This book raised quite a few questions for me. On one level it is a straight forward thriller about Eliza Benedict who is abducted at age 15 and forms a strange bond with her kidnapper. The basic plot line is captivating enough and Lippman’s characters are well developed and intriguing enough to hold the reader’s attention.
What is more intriguing, though, about this novel, is that it about so much more than an abduction. What is really explores is how people deal with their pasts, and what they choose to make of themselves in light of the experiences that they endure. Eliza Benedict had, in many ways, run away from what happened to her, tried to avoid the stigma that came with being a survivor when all the other victims were killed. She was so successful in recreating herself that she really though that she had escaped her past. Where the novel becomes interesting is when her past, in the form of her abductor on death row, catches up with her and confronts her, forcing her to come to terms with the central role that this kidnapping played in her life and in who she is now.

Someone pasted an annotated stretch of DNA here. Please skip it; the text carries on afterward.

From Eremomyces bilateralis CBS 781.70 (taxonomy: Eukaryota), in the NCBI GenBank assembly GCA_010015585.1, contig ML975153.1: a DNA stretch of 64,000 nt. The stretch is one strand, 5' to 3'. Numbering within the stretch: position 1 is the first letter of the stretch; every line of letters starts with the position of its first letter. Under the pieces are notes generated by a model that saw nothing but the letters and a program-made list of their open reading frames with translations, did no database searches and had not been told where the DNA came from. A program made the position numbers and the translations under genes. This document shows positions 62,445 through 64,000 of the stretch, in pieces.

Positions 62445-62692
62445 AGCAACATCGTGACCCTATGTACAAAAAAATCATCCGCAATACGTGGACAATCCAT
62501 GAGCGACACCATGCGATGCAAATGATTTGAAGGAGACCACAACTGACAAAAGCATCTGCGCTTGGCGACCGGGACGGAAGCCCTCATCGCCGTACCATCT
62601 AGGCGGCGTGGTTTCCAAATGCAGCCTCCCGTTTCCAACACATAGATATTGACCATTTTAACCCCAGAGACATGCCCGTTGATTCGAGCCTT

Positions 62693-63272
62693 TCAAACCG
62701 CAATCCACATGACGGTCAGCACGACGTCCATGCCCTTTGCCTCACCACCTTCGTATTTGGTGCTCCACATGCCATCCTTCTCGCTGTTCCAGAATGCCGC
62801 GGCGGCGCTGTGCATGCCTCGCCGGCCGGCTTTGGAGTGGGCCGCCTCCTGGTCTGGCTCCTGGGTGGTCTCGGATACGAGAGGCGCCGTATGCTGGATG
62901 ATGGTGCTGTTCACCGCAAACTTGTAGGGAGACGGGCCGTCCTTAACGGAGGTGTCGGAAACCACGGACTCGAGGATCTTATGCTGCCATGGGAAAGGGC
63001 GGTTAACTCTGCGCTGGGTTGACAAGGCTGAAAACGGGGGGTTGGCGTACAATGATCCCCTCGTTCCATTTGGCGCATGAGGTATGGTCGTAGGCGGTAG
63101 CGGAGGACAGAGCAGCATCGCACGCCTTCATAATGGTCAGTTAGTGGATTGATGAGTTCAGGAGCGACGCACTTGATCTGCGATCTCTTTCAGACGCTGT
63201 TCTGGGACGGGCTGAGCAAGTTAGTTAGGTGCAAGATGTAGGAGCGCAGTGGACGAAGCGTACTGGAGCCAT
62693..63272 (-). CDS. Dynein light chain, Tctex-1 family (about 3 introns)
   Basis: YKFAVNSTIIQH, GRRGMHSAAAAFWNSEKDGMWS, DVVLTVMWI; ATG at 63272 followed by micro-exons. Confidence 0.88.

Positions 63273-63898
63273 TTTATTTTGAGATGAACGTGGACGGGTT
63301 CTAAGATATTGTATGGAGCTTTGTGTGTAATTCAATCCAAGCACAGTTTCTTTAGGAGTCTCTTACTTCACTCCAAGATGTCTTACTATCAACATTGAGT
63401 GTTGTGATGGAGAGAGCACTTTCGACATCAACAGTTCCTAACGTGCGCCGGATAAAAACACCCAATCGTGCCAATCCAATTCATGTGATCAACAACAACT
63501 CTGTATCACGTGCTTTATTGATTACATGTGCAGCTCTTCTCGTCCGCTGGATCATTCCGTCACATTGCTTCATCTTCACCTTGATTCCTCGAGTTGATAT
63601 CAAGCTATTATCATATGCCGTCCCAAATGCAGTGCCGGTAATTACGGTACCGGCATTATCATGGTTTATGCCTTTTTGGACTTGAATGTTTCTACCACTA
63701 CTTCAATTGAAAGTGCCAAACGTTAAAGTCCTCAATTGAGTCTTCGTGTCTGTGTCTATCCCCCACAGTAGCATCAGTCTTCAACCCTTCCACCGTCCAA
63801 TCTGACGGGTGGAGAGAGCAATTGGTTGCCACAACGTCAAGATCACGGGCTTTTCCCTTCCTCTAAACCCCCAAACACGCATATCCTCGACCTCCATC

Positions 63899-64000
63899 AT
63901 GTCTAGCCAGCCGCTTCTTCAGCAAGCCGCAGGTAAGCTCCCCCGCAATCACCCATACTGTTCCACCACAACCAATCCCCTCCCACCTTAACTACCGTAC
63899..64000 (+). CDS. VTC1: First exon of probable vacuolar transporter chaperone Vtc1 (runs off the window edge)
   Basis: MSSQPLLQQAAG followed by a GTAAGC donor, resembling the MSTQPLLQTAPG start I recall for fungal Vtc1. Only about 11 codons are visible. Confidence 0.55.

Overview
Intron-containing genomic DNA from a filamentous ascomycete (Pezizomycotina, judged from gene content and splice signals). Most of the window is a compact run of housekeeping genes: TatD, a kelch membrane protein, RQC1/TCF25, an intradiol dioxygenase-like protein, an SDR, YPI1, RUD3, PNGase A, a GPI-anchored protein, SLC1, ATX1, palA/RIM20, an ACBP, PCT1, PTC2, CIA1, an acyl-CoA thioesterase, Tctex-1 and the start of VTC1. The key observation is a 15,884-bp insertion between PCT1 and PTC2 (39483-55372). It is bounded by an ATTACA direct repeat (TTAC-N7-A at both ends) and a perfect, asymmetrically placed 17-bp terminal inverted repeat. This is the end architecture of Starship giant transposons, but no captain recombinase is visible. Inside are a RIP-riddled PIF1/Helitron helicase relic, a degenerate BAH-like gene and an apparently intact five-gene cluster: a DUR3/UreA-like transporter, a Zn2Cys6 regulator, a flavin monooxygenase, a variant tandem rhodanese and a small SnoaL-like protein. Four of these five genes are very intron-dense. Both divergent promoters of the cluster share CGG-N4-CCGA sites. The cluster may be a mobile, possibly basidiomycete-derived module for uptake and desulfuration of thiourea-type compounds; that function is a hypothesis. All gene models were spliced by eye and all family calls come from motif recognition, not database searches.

I found Eliza Benedict to be a surprisingly staunch character. On the outside she seems meek and mild, allowing her husband to speak for her and dictate their lives. But, beneath the meekness she is a tower of strength and this shows itself most in her final confrontation toward the end of the book – I won’t say more as it will spoil the story for you!
I loved the way that Eliza’s moral compass so clearly steered her actions – the Washington Post calls her “decent”. I loved the way she devoted herself to her family, that she refused to be swayed by what other people thought, that she was able to reconstruct herself in the face of this intense adversity. And I loved the gumption of Eliza’s daughter, the tenderness of her son and the unusualness of her parents.
I will definitely be looking for other Lippman books to read!